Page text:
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Theory of Work Adjustment and Individual Behavior in Organization
This paper is an exhaustive discussion of the various theories, models and constructs affecting individual adjustment to work and their degree of motivation and performance.
|language || ||english
|wordcount || ||11372 (cca 32 pages)
|contextual quality || ||N/A
|language level || ||N/A
|price || ||free
|sources || ||6
Table of contents
The Proposition of the Theory 1
The Human Side of Enterprise 3
The Assumptions of Theory Y 4
Theories of Performance and Satisfaction: A Review 5
Motivation: An Outline of Cognitive Model 9
Achievement Motivation Can Be Developed 11
Some Definitions of Motivations 16
Preview of the essay: Theory of Work Adjustment and Individual Behavior in Organization
THEORY OF WORK ADJUSTMENT AND INDIVIDUAL BEHAVIOR IN AN ORGANIZATION INTRODUCTION The following Theory of work Adjustment is based on the concept of correspondence between individual and environment. Correspondence between an individual and his environment implies conditions that can be describe as a harmonious relationship between individuals and environment, suitability of the environment and of the environment for the individual, consonance or agreement between individual and environment, and a reciprocal and complementary relationship between the individual and the environment are corresponsive( mutually responsive ). Into this relationship the individual brings his requirements of the environment: the environment likewise has its requirements of the individual. In order to survive in an environment the individual must achieve some degree of correspondence. It is a basic assumption of Theory of Work Adjustment that each individual seeks to achieve and maintain correspondence with his environment. Achieving and maintaining correspondence with the environment are basic motives of human behavior. There are several kinds of environments—home, school, work—to which an individual must relate. Achieving and maintaining correspondence with one environment may affect the correspondence achieved and maintained in other environments. Work represents most individuals must relate. The individuals bring ...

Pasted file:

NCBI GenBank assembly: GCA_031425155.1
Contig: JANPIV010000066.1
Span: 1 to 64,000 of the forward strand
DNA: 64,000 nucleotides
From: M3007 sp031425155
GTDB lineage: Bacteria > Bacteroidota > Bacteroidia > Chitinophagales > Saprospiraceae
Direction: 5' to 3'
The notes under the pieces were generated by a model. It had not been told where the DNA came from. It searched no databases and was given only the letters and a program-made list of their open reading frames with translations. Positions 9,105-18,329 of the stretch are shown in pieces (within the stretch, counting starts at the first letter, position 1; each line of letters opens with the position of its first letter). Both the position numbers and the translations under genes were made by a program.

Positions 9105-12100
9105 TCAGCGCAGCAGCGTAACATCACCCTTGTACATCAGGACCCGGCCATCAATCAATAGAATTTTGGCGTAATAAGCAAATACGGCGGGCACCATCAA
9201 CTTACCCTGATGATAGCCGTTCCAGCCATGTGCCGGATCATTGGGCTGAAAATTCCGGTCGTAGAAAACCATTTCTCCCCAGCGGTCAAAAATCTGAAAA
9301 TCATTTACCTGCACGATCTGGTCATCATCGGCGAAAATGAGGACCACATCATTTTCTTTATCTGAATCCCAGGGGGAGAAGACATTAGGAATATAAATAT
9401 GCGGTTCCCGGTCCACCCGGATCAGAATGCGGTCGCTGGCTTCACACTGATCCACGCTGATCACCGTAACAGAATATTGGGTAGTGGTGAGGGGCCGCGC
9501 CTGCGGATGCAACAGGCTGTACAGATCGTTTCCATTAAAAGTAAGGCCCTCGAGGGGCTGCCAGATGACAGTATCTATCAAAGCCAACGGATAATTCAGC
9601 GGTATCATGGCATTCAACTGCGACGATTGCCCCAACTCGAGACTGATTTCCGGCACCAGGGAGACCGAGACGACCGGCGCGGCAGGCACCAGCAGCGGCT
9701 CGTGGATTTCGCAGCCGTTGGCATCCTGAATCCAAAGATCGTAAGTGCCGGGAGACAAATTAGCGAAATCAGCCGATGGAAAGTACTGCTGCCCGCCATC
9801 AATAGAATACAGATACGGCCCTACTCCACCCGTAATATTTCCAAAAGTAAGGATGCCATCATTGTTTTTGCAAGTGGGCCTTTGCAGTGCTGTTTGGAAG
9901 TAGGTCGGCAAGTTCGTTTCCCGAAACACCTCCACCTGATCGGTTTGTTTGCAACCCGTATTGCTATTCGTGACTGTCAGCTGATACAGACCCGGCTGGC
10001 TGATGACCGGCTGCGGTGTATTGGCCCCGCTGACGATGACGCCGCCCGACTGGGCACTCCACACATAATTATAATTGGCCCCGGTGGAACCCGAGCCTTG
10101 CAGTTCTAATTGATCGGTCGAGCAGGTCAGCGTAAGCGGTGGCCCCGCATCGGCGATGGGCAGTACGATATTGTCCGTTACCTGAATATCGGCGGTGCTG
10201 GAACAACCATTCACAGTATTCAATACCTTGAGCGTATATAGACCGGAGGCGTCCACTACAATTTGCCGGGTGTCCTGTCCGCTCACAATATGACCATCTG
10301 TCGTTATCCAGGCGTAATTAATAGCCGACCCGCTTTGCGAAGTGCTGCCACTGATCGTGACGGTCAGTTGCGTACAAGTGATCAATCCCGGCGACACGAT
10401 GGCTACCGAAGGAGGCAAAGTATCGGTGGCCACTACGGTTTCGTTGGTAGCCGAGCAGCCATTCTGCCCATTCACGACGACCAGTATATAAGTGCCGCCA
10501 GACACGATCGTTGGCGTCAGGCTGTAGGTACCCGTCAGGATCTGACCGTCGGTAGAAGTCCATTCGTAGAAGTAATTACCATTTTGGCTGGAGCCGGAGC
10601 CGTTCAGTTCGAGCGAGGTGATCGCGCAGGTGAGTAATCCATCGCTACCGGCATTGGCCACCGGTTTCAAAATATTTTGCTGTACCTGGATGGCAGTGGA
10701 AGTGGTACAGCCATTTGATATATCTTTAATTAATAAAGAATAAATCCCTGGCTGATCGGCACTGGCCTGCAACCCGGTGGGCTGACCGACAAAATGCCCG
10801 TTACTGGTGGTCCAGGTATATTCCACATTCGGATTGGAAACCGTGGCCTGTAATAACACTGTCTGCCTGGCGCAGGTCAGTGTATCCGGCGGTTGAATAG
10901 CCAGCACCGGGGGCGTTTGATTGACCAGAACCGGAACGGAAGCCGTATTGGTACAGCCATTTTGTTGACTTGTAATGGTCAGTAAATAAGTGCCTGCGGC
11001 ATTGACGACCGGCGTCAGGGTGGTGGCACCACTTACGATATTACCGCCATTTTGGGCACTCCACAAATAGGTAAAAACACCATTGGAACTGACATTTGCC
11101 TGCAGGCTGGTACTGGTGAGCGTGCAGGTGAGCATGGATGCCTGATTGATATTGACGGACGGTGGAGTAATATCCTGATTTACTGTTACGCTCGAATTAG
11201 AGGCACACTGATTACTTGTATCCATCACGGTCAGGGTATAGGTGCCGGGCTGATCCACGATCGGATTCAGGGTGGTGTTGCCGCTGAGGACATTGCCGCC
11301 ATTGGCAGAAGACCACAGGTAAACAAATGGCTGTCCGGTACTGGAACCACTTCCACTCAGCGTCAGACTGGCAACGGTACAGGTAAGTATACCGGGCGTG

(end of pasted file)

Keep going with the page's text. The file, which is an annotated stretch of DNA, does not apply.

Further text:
... motivational concepts: “Without a foundation of arousal, the cue function cannot exist arousal. Is synonymous with general drive state… the drive is an energizer, but not guide…” (1955). And again, drive is… some process provides the energy of the movement but… like the engine of an automobile, does not determine what the movement will be” (1958).
Atkinson (1958) also incorporates the vigilance or arousal functions of situations, thus: “the term motivation refers to the arousal of a tendency to act to produce one more effects. The term motivation points which is experienced by the person as an I want to..` The particular aim of the momentary state of motivation is situational defined.” And Maslow (1945) writes: Sound motivational theory should… assume that motivation is constant, never ending, punctuating, and complex, and that it is an almost universal characteristic particularly every organism state of affairs: Brown (1961) consider a specific variable motivational: (1) if it tends of facilitate or energize several different responses, (2) if its new response leads to the learning of that strength of the variable leads to the abandonment of responses, and (4) if its effects on behavior cannot as learning, sensation, innate and capacities, and sets.”
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